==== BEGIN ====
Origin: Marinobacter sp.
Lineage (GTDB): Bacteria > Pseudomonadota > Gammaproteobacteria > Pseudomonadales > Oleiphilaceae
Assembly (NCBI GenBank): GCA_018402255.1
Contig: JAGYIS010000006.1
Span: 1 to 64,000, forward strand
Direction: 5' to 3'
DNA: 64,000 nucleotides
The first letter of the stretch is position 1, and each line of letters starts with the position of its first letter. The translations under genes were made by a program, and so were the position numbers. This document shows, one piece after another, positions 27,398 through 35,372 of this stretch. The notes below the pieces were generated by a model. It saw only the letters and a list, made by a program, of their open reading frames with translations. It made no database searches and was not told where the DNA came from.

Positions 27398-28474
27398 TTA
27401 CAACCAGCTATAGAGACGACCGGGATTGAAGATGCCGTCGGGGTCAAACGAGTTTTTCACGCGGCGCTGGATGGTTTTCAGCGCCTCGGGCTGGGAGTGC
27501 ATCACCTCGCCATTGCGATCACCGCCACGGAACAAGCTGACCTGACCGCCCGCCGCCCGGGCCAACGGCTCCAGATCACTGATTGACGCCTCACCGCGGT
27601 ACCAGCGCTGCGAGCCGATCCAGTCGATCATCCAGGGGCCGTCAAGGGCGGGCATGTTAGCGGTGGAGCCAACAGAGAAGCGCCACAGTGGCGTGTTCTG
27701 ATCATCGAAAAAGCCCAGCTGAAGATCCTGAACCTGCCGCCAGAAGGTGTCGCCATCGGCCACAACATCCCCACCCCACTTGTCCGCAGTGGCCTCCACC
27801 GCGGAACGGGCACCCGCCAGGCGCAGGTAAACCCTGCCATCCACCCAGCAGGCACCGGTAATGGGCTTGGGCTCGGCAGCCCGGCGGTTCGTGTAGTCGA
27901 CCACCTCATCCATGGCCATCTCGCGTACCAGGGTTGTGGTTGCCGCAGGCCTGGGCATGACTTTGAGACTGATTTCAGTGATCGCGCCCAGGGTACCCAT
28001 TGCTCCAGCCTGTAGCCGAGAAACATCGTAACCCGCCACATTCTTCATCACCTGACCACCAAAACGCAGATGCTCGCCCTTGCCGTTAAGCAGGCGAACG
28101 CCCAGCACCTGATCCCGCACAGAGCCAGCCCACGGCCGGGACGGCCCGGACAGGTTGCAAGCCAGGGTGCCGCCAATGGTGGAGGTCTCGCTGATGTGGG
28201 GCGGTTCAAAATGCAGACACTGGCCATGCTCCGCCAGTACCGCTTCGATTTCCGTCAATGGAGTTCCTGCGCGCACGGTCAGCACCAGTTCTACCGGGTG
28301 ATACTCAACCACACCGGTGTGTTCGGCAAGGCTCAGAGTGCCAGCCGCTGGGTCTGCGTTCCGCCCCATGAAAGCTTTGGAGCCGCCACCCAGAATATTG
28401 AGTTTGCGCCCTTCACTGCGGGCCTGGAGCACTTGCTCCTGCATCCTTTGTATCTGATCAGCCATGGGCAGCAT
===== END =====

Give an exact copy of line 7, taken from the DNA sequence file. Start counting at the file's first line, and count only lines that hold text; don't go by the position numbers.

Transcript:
DNA: 64,000 nucleotides